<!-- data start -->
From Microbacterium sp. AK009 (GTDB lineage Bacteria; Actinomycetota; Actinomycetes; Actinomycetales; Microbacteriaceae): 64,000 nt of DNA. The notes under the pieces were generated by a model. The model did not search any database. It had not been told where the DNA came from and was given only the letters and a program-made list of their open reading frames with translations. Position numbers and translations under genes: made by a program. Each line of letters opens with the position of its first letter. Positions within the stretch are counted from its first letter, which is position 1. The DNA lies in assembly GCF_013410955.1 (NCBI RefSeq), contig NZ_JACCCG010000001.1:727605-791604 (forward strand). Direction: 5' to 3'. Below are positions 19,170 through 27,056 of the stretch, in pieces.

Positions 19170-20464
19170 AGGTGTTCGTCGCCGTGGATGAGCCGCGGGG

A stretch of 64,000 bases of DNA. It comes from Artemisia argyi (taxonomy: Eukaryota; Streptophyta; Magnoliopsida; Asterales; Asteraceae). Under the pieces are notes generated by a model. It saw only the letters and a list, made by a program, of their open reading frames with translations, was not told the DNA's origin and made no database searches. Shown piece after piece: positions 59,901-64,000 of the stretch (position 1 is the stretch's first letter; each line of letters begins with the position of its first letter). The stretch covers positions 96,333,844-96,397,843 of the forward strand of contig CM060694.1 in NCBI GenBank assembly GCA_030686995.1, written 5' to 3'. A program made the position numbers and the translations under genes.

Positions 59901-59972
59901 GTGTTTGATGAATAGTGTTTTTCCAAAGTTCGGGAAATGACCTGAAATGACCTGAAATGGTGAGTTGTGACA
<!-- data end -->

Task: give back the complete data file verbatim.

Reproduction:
From Microbacterium sp. AK009 (GTDB lineage Bacteria; Actinomycetota; Actinomycetes; Actinomycetales; Microbacteriaceae): 64,000 nt of DNA. The notes under the pieces were generated by a model. The model did not search any database. It had not been told where the DNA came from and was given only the letters and a program-made list of their open reading frames with translations. Position numbers and translations under genes: made by a program. Each line of letters opens with the position of its first letter. Positions within the stretch are counted from its first letter, which is position 1. The DNA lies in assembly GCF_013410955.1 (NCBI RefSeq), contig NZ_JACCCG010000001.1:727605-791604 (forward strand). Direction: 5' to 3'. Below are positions 19,170 through 27,056 of the stretch, in pieces.

Positions 19170-20464
19170 AGGTGTTCGTCGCCGTGGATGAGCCGCGGGG

A stretch of 64,000 bases of DNA. It comes from Artemisia argyi (taxonomy: Eukaryota; Streptophyta; Magnoliopsida; Asterales; Asteraceae). Under the pieces are notes generated by a model. It saw only the letters and a list, made by a program, of their open reading frames with translations, was not told the DNA's origin and made no database searches. Shown piece after piece: positions 59,901-64,000 of the stretch (position 1 is the stretch's first letter; each line of letters begins with the position of its first letter). The stretch covers positions 96,333,844-96,397,843 of the forward strand of contig CM060694.1 in NCBI GenBank assembly GCA_030686995.1, written 5' to 3'. A program made the position numbers and the translations under genes.

Positions 59901-59972
59901 GTGTTTGATGAATAGTGTTTTTCCAAAGTTCGGGAAATGACCTGAAATGACCTGAAATGGTGAGTTGTGACA